Called COBS Year-Round Micro Cabins, the project consists of seven insulated dwellings, each containing 200 square feet (19 square metres) of interior space and a 100-square-foot deck (nine square metres). Located deep within a pine forest, the shelters are accessed via a narrow dirt road.
The rugged structures were built for a base camp operated by the Colorado Outward Bound School (COBS), a nonprofit organisation focused on wilderness education.
The camp is situated in Leadville, a small Colorado town located 10,150 feet above sea level (3,093 metres).
“The orientation and articulation of each of the seven cabins react individually to the immediate site conditions present in the landscape,” the team said. “No two cabins are alike.”
The shelters were created by 28 students in the Colorado Building Workshop, a design-build programme in the architecture school at the University of Colorado Denver. The programme constructed 14 similar cabins for the COBS camp in 2015.
The new structures are skinned with sheets of hot-rolled steel, which form a low-maintenance rainscreen. Cedar-clad porches were carved out of the main rectangular mass.
The buildings are elevated off the ground by short metal columns with concrete footings. The composition is meant to “blend with the pine forest, minimising the visual impact”, while also reducing each structure’s footprint.
Given that Leadville’s average annual temperature is 35 degrees Fahrenheit (1.6 degrees Celsius), the cabins were designed to remain comfortable in extremely cold weather.
“Inspired by quinzees, a snow shelter made from a hollowed-out pile of snow, the students adapted the logic of ‘snow insulation’ for their structures,” the team said.
The walls and flat roofs were constructed using structurally insulated panels, or SIPs.
“The roofs are designed to hold snow in the winter, providing an additional R-20 to R-30 of insulation depending on the depth of the snow,” the team said, referring to the values used to measure thermal performance.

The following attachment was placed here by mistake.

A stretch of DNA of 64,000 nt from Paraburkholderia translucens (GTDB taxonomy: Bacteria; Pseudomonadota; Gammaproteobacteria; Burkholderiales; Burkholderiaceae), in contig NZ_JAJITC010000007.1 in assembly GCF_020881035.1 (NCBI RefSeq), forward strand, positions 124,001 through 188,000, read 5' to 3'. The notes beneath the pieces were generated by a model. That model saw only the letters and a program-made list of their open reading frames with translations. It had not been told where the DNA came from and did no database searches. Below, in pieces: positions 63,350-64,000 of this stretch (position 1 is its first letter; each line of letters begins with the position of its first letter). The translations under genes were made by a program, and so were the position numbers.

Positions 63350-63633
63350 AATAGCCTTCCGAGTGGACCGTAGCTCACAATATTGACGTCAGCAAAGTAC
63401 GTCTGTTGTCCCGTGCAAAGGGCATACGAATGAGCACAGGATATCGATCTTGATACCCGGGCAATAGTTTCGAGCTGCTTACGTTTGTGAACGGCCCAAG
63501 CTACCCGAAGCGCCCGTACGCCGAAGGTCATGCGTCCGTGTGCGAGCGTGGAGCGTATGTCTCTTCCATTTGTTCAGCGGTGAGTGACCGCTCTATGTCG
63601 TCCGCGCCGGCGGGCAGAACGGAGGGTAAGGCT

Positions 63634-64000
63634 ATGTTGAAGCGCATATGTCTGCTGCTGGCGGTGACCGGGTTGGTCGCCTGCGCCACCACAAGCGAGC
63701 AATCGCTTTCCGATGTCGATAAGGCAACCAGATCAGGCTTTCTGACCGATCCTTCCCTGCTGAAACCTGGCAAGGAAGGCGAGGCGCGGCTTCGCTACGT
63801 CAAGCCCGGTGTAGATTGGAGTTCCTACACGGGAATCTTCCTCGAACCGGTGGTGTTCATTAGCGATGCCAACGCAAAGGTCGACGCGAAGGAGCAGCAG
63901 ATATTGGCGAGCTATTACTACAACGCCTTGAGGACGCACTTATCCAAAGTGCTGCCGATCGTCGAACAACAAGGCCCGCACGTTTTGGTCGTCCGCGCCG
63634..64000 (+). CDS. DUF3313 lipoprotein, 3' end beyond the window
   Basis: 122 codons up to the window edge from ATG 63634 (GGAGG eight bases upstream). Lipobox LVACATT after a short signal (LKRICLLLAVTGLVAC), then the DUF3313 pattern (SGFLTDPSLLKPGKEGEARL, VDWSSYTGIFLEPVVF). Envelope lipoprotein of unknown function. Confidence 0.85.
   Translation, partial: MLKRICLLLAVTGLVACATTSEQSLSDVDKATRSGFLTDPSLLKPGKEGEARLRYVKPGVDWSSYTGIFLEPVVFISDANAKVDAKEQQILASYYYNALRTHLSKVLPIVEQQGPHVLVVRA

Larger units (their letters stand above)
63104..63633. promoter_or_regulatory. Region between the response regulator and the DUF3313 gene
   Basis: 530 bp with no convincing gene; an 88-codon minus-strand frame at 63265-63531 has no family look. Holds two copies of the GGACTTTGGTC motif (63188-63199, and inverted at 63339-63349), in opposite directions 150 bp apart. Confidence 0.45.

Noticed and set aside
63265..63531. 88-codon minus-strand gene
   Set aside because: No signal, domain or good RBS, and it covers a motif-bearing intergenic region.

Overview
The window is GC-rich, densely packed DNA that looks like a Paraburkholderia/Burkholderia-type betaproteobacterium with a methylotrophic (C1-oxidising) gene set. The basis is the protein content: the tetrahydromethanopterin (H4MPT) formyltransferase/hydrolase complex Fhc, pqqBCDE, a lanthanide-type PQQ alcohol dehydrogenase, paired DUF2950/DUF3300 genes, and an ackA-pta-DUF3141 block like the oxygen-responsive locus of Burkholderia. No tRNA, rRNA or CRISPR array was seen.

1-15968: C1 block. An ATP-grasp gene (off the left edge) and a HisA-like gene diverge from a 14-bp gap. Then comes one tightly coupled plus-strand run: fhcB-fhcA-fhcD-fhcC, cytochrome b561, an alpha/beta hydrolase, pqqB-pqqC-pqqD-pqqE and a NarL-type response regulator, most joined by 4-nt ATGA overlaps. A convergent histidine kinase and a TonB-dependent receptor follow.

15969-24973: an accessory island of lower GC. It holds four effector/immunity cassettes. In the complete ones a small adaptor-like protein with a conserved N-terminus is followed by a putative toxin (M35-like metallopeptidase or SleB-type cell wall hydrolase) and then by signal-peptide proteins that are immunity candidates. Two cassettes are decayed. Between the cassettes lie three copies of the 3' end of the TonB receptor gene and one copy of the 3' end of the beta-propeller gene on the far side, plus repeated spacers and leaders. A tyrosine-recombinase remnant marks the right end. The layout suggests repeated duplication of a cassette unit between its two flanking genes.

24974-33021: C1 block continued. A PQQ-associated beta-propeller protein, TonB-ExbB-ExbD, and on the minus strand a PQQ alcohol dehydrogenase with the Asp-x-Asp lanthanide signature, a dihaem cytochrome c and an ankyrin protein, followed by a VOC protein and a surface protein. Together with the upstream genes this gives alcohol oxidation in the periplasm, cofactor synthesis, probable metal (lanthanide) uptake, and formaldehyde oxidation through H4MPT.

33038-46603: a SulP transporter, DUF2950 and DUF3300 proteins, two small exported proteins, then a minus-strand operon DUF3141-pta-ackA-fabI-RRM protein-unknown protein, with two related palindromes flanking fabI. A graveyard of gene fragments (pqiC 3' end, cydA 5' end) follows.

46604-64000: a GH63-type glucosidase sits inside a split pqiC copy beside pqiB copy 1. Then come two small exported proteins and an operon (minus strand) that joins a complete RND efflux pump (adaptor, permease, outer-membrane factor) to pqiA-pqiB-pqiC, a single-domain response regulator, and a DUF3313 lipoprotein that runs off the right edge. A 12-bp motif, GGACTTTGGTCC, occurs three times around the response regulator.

Inside, the cabins are sheathed in birch plywood, which lends a sense of warmth and draws connections to the surrounding trees.
A single electrical circuit powers each structure, including lighting, heating and receptacles used to charge mobile devices, mini refrigerators, tea kettles and other gear and appliances.
The camp contains a central lodge, where campers can bathe, cook and do laundry.
The cabins were the result of a studio in which students were asked to “create innovative solutions to prefabricated, accelerated-build, micro housing”.
The Denver university’s design-build programme has created a number of structures in the American West, including a modern home for a woman living on the Navajo reservation in Utah. The programme also collaborated with the University of Utah to build a pair of micro cabins made of pre-rusted steel and salvaged barn wood
Photography is by Jesse Kuroiwa.
Architecture firm: Colorado Building Workshop
Faculty: Rick Sommerfeld, Will Koning
Students: Joshua Allen, Andrew Baur, Devyn Bernal, Michael Black, Leigh Bryant, Amanda Gonzales, Anna Griffith, Jeffrey Heger, James Hillard, Kyle Hoehnen, Andrea Kelchlin, Craig Kibbe, Jesse Leddin, Amie McDermott, Tanner Morrow, Nina Najmabadi, Kyle Plantico, Christopher Powell, Genevieve Sellers, Michael Schauble, Andrew Schrag, Diana Souders, Henry Spiegel, Samantha Strang, Catrina Weissbeck, Tyler Whaley, Brittany Wheeler, Ryan Wresch
Colorado Building Workshop staff: Katherine Hartung
Structural engineer: Andy Paddock
Lighting consultant: Blythe von Reckers
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